From Rim to River and Return
When our daughters were young we spent time on several trips to Arizona as my wife had close family ties in the state where she was born and raised. One of the places we fell in love with was the South Rim of the Grand Canyon.
Prior to Easter 1972, we decided to take the mule trip to Phantom Ranch in the bottom of the Canyon. We made reservations for four after our youngest, Nancy, had turned 12 which was the minimum age for this trip. The riders had to be in good physical shape and under 200 pounds. At this time the price of the trip was $50 per person, which included the overnight at Phantom Ranch.
Arriving at the Canyon, we spent the night at Bright Angel Lodge, one of the original “tourist courts” at the rim. The next morning, we arrived at our departure area and met Bill, who was to be our guide. He told us his brother had broken in our mules and they had never made a misstep. We had mules assigned to us according to our size. All the mules were named although none of us can remember Mary Ann’s mule’s name. I think she has chosen to forget, as she was mighty sore during the days following the trip.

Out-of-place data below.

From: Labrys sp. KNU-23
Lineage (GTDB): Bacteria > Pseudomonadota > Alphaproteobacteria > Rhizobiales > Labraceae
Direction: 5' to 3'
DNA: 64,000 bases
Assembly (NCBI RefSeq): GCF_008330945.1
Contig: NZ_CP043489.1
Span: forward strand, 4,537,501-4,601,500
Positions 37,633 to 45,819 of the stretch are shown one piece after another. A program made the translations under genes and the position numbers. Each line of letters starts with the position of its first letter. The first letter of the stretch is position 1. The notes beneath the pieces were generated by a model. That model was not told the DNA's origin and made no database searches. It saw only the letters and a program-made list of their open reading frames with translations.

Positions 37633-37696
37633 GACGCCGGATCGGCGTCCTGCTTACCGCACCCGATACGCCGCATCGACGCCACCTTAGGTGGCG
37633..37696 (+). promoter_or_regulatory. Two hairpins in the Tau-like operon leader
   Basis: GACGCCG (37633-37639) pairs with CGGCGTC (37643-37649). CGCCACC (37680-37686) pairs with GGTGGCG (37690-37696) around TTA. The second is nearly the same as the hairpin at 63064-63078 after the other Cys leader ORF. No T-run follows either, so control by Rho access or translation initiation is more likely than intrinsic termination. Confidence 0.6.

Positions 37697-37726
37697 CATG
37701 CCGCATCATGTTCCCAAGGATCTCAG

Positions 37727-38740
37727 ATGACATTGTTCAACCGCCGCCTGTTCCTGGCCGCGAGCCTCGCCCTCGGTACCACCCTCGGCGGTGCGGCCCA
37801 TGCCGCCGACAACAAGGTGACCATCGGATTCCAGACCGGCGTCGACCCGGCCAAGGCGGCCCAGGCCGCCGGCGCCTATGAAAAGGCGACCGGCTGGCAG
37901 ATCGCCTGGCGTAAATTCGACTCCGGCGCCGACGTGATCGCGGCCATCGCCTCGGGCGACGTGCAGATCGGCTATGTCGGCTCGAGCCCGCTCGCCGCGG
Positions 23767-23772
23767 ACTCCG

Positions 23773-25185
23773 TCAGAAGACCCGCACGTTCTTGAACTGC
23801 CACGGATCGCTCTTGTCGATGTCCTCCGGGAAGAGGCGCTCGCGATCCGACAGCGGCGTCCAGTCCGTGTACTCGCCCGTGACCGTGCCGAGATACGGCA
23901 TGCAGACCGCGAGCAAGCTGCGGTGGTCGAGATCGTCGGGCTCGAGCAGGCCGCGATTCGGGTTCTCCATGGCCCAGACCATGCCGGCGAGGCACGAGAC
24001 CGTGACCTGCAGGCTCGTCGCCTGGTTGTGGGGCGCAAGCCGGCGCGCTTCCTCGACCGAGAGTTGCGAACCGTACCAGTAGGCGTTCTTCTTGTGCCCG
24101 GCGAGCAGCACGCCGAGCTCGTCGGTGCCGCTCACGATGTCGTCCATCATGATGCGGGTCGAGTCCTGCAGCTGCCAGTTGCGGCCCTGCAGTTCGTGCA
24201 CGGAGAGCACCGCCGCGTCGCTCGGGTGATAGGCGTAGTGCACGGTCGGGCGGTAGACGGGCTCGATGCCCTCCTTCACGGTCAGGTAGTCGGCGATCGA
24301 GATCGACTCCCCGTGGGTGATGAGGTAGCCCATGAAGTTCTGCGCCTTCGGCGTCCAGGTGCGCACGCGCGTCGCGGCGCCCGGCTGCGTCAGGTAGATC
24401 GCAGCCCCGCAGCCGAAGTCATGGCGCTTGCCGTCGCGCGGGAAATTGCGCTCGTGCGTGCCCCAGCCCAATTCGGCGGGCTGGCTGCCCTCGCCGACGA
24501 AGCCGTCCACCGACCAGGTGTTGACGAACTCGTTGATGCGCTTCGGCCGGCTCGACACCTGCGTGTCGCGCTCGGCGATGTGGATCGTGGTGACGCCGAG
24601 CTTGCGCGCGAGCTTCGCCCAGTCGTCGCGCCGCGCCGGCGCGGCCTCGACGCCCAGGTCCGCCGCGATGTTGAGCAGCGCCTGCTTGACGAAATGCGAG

My mule, named Rosette, had been trained to put on a little show by lifting one hoof over the chasm and pawing the air. The signal was for Bill to say, “Jump, Rosette!” To say that I was a bit afraid was an understatement. Rosette performed several times for the delight of everyone but her rider. Our trip down was by the Bright Angel Trail, which was five miles in length. The return trip was by the Kaibab Trail, which was seven miles. There were hikers on the Bright Angel Trail as well as the mules. (Hikers had to beware of mule droppings in abundance.)
Finally arriving at Phantom Ranch, we were assigned to our cabin and had a delicious steak dinner. Our cabin was furnished sparsely with two chairs and two sets of bunk beds. All bathroom facilities were outdoors. We were also told emphatically to put our shoes and extra clothes on top of our beds to keep the scorpions from getting into them. We were also told to watch for rattlesnakes.
The next morning, we had a substantial breakfast before mounting our mules for the ride back to the Rim. These four hours were the most grueling part of the trip as it was steep and the mules tended to turn around and head back down toward the river.
When we reached the rim, a picture was taken where unfortunately Nancy’s face was hidden by Bill. This was the crowning blow to her. We each were given certificates stating that we were now “Master Mule Skinners of The Grand Canyon Trails, with rights and privileges to boast of this accomplished feat forevermore.”
Another trip from the Bucket List accomplished!